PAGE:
Introducing Queens: Part 1 & Toxic Wax

Friday 7 August 2020

Introducing Queens - Part 1

In the Maritimes, beekeepers often split overwintered colonies to increase numbers, particularly before sending them to blueberry pollination. Often these splits receive queens, imported from countries having earlier availability due to warmer climates.  Later in our season, beekeepers split colonies again to prevent swarming or to make nucleus colonies. To provide queens to these summer splits beekeepers can raise their own, buy local from queen breeders, import from other countries, or re-queen with queen cells. No matter the source, buying or raising queens is expensive and time consuming so finding a successful way to introduce new queens to colonies is important.

Factors that affect the acceptance of a new queen into a colony: condition of the existing queen (age, fecundity, pheromones), condition of the new queen (age, health, time spent not laying, genetics, pheromones), characteristics of the colony (aggressiveness, genetics, ratio of young to old bees, presence of laying workers) and the environment (season, forage availability, climate).

Queens disperse pheromones throughout a colony. Introducing a new queen while the previous queen’s pheromones are still strong may lead to failure in the acceptance of the new queen. Therefore, the first step is to remove the existing queen, or if making a split, make sure the new split is queen-less. Also, confirm there are no queen cells in the hive. To ensure the split does not start making emergency queen cells, use capped brood instead of young larvae/eggs in making the split. Nurse bees accept new queens more readily than older bees, so it is best to make sure the new split colony has a lot of young bees from brood frames. There is some discrepancy on how long a colony should be queen-less before introducing a new queen, but 24 hours is a general rule.

General rules to follow to maximize queen acceptance

The colony must be queen-less

The colony cannot have queen cells

The colony cannot have laying workers

The colony must have young nurse bees to feed the queen

There should be a nectar flow, if not, provide sugar syrup

The new queen should be in as good or better health than the old queen

Stay tuned! Next week there will be more on introducing queens as part of our practical queen management segments.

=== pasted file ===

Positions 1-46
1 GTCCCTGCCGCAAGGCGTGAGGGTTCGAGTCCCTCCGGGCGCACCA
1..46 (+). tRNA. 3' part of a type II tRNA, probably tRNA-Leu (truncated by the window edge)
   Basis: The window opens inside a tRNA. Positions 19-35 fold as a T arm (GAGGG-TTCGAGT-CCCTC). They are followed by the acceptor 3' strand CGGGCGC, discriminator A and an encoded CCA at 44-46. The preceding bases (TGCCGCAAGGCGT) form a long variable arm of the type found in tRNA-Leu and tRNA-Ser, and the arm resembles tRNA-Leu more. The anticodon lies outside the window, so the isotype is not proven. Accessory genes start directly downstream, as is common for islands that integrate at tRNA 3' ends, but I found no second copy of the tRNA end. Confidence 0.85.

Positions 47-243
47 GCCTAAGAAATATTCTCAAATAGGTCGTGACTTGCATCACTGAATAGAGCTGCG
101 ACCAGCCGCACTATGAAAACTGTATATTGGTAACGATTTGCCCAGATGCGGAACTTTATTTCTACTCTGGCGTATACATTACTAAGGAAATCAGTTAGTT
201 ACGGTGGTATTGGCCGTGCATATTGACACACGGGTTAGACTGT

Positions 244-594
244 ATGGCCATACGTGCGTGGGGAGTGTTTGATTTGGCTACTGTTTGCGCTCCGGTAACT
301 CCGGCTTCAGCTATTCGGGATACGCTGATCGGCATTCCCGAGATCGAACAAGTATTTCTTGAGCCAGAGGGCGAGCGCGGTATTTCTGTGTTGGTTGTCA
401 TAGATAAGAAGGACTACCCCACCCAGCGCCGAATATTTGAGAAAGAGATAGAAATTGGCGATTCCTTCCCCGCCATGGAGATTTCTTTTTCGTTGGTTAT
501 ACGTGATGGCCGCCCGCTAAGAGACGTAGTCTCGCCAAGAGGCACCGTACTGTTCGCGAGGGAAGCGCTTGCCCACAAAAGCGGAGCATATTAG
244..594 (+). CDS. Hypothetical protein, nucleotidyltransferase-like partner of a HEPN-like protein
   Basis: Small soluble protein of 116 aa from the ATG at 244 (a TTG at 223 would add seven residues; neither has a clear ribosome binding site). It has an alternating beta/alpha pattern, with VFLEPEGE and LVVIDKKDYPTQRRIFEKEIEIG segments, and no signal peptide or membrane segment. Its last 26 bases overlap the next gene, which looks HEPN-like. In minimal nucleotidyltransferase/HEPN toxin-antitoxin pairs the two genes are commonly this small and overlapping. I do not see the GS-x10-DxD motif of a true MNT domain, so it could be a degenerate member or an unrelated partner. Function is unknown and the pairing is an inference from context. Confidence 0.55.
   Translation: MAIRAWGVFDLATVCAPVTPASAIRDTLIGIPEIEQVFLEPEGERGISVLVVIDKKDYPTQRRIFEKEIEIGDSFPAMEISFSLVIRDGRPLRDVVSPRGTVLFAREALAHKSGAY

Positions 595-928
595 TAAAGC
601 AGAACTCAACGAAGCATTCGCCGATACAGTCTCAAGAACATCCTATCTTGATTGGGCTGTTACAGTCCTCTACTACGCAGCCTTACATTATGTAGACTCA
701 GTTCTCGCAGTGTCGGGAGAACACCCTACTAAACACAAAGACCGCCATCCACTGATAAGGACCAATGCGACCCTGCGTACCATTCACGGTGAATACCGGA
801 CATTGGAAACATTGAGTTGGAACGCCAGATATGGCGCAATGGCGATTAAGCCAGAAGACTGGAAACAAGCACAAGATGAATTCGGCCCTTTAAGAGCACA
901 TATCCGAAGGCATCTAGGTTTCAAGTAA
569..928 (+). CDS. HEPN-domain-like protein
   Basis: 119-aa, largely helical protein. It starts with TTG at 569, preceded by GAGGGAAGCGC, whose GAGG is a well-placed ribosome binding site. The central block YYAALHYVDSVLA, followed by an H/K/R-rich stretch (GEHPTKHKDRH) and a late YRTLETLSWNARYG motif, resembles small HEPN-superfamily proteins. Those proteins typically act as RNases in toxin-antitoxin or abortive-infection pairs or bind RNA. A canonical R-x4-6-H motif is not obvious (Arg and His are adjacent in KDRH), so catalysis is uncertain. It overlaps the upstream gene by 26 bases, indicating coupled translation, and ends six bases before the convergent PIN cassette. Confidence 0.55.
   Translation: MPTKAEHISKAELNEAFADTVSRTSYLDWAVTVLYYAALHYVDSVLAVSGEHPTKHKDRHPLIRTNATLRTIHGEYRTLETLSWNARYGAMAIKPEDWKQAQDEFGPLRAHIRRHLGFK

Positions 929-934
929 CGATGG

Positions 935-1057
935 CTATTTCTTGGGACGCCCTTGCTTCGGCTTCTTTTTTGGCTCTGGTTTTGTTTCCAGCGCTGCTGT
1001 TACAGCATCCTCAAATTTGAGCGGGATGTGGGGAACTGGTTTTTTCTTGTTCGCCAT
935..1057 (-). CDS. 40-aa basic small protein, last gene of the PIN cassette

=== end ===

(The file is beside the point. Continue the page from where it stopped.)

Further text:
Toxic Wax - Another reason to consider rotating out your old comb!

It is recommended to rotate old comb out of your operation regularly to maintain healthy bees.  Replacing old frames every four or five years is more or less accepted by our region’s beekeepers but how many of us follow this as best practice?  New research out of Belgium* may provide additional motivation to refresh your comb.  Many of the chemicals that bees are exposed to will accumulate in  wax.  Lipophilic (i.e. fat loving) chemical pollutants will build up in the wax over time and increase the bee’s exposure to these potentially dangerous compounds.  This new research shows that all wax contains toxic pollutants with cappings (new wax) having the lowest levels (see figure 1.).  In total, this nation-wide study found 54 pesticide and veterinary drug residues in bees wax.  Chlorfenvinphos (an insecticide and acaricide) levels were modeled and these were determined to possibly influence bee mortality.  This group is also developing an online tool, BeeToxWax, available to beekeepers to estimate levels of contamination of beeswax.  Beekeepers who wish to test their wax for contamination can use their results to determine the overall toxicity of their wax.  You can view the tool at

Figure 1. Graphic abstract Pesticide and veterinary drug residues in Belgian beeswax: Occurrence, toxicity, and risk to honey bees

*El Agrebi, N., Traynor, K., Wilmart, O., Tosi, S., Leinartz, L., Danneels, E., de Graaf, D.C. and Saegerman, C., 2020. Pesticide and veterinary drug residues in Belgian beeswax: Occurrence, toxicity, and risk to honey bees. Science of The Total Environment, p.141036.

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